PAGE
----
I received a forwarded e-mail last week about an upcoming movie called “Corpus Christi” that depicts Jesus and his disciples as homosexuals. Whenever I get something like this, I take it with a grain of salt. The authors (read: drama queens) of these things sound so impassioned, it’s almost comical. “It’s the end of the world! Someone is trying to say something that contradicts what we believe!” Please. This isn’t the first, nor the last time somebody has disagreed with you on your interpretation of the Bible, and somehow the world seems to keep turning.
What’s worse is the people who originated the e-mail haven’t even seen the movie. I did a little research, and found out that “Corpus Christi” is a play written in 1998 by Tony winner Terrence McNally (who also wrote “Love! Valour! Compassion!”). It’s basically a retelling of the life of Jesus, but set in modern day Texas. And in it, Jesus and his apostles are gay, but there are other interpretations possible. One production had some apostles depicted as women. Is that worse or better? Even more interesting is that there’s no indication anywhere that it’s being adapted into a feature film. Perhaps someone is jumping the gun a bit? I think my favourite line from the e-mail said "If you do send this around, we will be able to prevent this film from showing in America and South Africa." Really? South Africa? Who knew my e-mail traffic could have such an impact on the other side of the world?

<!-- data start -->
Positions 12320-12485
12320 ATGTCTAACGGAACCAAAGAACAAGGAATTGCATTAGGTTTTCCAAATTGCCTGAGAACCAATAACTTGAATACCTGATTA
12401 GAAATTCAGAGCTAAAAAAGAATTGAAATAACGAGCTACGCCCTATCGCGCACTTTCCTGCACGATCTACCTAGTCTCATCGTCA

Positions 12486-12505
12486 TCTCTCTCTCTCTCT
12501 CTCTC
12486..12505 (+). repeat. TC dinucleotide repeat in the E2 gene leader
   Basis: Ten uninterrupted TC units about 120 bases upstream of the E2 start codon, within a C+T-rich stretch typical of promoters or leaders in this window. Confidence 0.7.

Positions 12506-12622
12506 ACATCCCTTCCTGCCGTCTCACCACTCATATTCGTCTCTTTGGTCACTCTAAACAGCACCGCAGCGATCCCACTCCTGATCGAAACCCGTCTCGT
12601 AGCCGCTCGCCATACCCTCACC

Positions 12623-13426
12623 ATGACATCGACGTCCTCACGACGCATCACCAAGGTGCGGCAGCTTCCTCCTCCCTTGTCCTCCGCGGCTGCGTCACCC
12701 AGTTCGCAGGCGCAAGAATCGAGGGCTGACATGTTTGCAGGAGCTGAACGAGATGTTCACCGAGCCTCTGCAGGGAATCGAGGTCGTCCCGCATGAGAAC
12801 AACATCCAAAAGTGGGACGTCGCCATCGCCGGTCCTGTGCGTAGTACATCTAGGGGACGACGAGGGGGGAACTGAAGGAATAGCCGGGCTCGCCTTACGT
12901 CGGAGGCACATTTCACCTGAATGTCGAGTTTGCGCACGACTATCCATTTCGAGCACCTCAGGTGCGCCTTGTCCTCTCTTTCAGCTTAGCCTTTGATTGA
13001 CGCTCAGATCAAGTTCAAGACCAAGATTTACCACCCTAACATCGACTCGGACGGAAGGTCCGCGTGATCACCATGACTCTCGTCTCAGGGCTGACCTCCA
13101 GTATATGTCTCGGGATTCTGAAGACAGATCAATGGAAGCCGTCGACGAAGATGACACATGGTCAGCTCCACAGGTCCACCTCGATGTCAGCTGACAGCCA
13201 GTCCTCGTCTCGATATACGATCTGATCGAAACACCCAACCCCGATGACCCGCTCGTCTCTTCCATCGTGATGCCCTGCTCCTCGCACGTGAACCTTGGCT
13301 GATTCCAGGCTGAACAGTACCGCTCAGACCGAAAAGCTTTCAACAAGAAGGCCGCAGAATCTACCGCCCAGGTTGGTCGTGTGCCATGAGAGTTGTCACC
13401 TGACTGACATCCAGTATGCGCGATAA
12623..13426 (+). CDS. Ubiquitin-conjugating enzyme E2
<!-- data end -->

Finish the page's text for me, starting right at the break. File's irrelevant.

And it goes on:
The common thread in these tirades is that the origin is usually an evangelical Christian (the “Christian Right”?). It makes me wonder if they’re so insecure in their faith that they have to immediately attack anything that might appear to possibly challenge it. I am a Christian, and whenever I hear someone say something that sharply differs from my beliefs, I usually ignore it. The times that I don’t ignore it, I try to start some kind of healthy discussion. I find it’s never a good idea to go on the offensive, but instead come together for a calm, logical exchange of ideas. I’d rather show people my faith through my actions and how I treat people than by preaching hellfire and damnation.
I recently read an interview with Mel White, a man who used to write speeches and ghostwrite books for Pat Robertson, Jerry Falwell, and Billy Graham. He said “Given the state of what it means to be a Christian these days, I’m not a Christian either. I’m a mediocre follower of a first-century Jewish teacher.” It’s sad that followers of Christ have given ourselves such a bad rep, but I have to admit, I somewhat agree with him.
Maybe I’m wrong. Perhaps, if Jesus were alive on this Earth today, he’d be bombing abortion clinics, promoting wars in the Mideast, and screaming at homosexuals. But I doubt it. From what I’ve read, that just doesn’t seem like his character.